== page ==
Just about everyone has heard of Pyotr Tchaikovsky and the music of his famous ballets, The Nutcracker and Swan Lake, but Jesuit’s very own Max von Schlehenried is on his way to such calibers of ballet with his new work: Ghosts, which premiered August 14, 2015.
As a graduate of Saint Louis University, von Schlehenried majored in biology and music, thus giving him the expertise to write the music for this composition. The process consisted of many late nights thinking of different tunes and experimenting with them on the piano. Using his intuition and talent, von Schlehenried composed his music such that even the professional dancers in the play were impressed. Sean Howard ’16 described the music as “having an eerie feel” so that one definitely knew the “ballet was not a cheerful upbeat one.”
The story begins with Hazel, a young girl known as an outcast in her town, during the time of World War I in Europe. Unfortunately, her father dies, causing her to isolate herself from her family so she may deal with the pain on her own. During this depression, Hazel meets a boy and a girl around her age, and she grows up with them. Little does she know that these two new friends are actually dead, manifesting themselves as ghosts around her. As they mature together, Hazel falls in love with the boy, but as they begin to take their relationship further, the other girl begins to grow jealous. This compels this girl to sever the connection between the boy and Hazel, thus creating a love triangle.
Although von Schlehenried majored in music, he felt he did not possess enough background to choreograph a whole ballet. In order to choreograph the different dancers for the ballet, he petitioned his older sister, who owns and runs a dance studio, to complete the task. Ralph Anguiano ’16 believed these dancers preformed “with the utmost grace and skill” when they completed the “intricate routine.”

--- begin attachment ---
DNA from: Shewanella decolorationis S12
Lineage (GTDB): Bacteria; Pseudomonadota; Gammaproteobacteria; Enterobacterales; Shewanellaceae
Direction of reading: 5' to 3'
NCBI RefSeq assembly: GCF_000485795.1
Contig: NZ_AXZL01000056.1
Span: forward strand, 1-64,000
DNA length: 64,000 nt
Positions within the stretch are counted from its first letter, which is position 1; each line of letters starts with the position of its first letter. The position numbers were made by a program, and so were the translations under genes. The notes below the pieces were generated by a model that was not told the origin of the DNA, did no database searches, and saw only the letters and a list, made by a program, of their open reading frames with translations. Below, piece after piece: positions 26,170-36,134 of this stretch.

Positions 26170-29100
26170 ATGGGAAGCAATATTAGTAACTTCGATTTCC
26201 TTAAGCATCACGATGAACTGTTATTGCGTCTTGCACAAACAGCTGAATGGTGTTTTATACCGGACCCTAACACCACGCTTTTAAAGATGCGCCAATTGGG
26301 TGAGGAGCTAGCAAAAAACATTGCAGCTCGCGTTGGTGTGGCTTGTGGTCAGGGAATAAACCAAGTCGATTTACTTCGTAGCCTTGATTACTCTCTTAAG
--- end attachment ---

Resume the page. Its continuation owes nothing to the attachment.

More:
Many of the Jesuit faculty attended the preformance, and many believed the ballet to be of great artistic quality. Dr. Degen loved how the dancing “evolved into more sophisticated movements…to capture the time frame of the ballet.” Furthermore, the “blending of some traditional ballet movements with more modern, contemporary movements” caught his eye and captured his attention throughout the play. Mr. von Schlehenried’s ability to “blend the beautiful sounds of very few instruments” to create one unique, unified and harmonious score mesmerized Mrs. Farrell, filling her with awe. Altogether, the faculty members that attended the ballet were very impressed with both the creative score and the intricate dancing in the ballet, and encourage others to attend as well.
In one word, von Schlehenried described his ballet as “eye-opening, something he has never done before.” After a year of “percolating themes in his head,” he created the music for Ghosts in about two months. For this ballet, von Schlehenried hired both professional musicians and dancers in order to truly capture the genius in his ballet. He felt they captured the tone and the setting of the play well, and looking towards the future, he hopes to hold auditions to create an even greater experience for his audience.
Looking towards the future, von Schlehenried is planning to show the ballet again sometime in the next year for those who were unaware of the first production, and he will adjust a couple details to make sure the next performance is smoother. He also felt that writing this ballet was a new and fun experience, thus he feels encouraged to continue to work on more musical pieces and collaborate with his sister to hopefully create another ballet. Here at Jesuit, we can only wait for his next genius playwright as his ideas continue to grow into true masterpieces.